Here Be Dragons

On one of the world’s oldest surviving globes, the Hunt-Lenox Globe (ca. 1510), near the edge of the known world, are the words “HC SVNT DRACONES”. In Latin, hic sunt dracones is translated as “here be dragons”. Although this is the only surviving map or globe bearing this specific phrase, there are several more cases where cartographers implied fantastic dangers existed beyond the boundaries of their knowledge, with pictures of beasts or phrases such as hic abundant leones (“here lions abound”). Even Ptolemy’s atlas in Geographia warns of elephants, hippos and cannibals lingering in unknown lands.

Applied philosophically, these maps and practices are indicative of a fear, or perhaps a recognition, that there are dangers outside the realm of human understanding. Beyond the familiar lies the uncharted; that abyss Nietzsche warned us about; the void made conscious, as it stares back at you.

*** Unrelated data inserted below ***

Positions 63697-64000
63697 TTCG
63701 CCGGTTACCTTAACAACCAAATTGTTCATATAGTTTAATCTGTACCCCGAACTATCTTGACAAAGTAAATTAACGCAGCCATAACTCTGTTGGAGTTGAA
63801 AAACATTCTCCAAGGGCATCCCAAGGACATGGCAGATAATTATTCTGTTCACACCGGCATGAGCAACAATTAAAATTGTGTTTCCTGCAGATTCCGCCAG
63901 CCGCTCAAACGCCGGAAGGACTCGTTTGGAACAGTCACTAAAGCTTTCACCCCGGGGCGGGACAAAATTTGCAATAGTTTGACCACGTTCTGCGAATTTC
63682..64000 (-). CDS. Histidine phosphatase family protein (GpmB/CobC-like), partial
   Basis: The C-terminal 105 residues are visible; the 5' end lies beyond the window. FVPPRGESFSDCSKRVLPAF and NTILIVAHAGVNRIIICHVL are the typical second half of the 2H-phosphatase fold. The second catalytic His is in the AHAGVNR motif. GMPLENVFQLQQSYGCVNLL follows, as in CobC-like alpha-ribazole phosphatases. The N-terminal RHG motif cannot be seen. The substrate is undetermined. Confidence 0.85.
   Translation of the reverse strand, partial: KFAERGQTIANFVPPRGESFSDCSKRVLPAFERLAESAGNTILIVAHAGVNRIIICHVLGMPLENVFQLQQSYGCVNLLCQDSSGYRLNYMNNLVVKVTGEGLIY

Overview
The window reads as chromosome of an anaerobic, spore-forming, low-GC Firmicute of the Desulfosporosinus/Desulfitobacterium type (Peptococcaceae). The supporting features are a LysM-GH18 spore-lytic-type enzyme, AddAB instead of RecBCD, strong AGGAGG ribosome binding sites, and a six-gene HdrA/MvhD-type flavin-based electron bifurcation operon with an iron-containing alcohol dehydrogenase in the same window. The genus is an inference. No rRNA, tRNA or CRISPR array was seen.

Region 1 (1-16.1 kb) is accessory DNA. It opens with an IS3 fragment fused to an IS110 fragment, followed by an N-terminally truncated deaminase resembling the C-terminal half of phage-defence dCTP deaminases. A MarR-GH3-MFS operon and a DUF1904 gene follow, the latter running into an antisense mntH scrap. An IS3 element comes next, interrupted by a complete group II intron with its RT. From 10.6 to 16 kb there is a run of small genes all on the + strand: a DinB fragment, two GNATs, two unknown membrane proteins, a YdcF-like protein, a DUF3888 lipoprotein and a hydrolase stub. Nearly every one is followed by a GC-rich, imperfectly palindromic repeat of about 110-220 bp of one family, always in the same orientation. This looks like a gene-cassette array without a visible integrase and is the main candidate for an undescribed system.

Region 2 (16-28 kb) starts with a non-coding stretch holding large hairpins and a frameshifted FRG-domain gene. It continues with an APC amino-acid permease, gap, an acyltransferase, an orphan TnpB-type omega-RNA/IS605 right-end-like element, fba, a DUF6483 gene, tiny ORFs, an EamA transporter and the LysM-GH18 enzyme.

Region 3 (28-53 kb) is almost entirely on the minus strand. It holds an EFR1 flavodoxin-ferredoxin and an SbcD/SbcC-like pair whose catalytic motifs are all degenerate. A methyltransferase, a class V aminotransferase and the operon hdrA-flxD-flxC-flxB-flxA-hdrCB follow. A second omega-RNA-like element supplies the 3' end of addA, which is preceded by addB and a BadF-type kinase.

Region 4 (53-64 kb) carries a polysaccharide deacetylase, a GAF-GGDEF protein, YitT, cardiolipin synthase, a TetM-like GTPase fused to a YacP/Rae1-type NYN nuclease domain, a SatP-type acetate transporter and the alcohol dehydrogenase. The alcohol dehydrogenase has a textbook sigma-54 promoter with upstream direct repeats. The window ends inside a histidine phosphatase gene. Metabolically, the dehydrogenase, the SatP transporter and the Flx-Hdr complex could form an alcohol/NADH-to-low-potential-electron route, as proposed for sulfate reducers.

And what exactly is it that exists, and has always existed, beyond the safe boundaries of widespread understanding? Abstractions of time, the practice of magic(k), inter-dimensional theories, the Akashic Field of perennial philosophy, transcendental philosophy and its practices, and so much more. Terra ingognita, or “unknown land”, where travelers are required to have an even approach to an uneven reality; the ability to witness and implement clarity and order in the midst of chaos.

Here Be Dragons, or so it’s been said.

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